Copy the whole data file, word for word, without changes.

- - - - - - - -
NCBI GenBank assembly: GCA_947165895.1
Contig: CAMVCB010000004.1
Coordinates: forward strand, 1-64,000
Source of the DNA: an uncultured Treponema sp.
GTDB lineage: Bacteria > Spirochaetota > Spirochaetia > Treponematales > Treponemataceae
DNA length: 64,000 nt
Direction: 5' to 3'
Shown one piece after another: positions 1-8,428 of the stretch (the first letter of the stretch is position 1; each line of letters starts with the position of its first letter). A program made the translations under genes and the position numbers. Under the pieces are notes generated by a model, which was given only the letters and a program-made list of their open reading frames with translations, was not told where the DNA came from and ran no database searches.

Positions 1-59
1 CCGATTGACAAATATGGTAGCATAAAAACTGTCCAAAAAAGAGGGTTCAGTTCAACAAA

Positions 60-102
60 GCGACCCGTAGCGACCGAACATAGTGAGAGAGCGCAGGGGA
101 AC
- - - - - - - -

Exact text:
NCBI GenBank assembly: GCA_947165895.1
Contig: CAMVCB010000004.1
Coordinates: forward strand, 1-64,000
Source of the DNA: an uncultured Treponema sp.
GTDB lineage: Bacteria > Spirochaetota > Spirochaetia > Treponematales > Treponemataceae
DNA length: 64,000 nt
Direction: 5' to 3'
Shown one piece after another: positions 1-8,428 of the stretch (the first letter of the stretch is position 1; each line of letters starts with the position of its first letter). A program made the translations under genes and the position numbers. Under the pieces are notes generated by a model, which was given only the letters and a program-made list of their open reading frames with translations, was not told where the DNA came from and ran no database searches.

Positions 1-59
1 CCGATTGACAAATATGGTAGCATAAAAACTGTCCAAAAAAGAGGGTTCAGTTCAACAAA

Positions 60-102
60 GCGACCCGTAGCGACCGAACATAGTGAGAGAGCGCAGGGGA
101 AC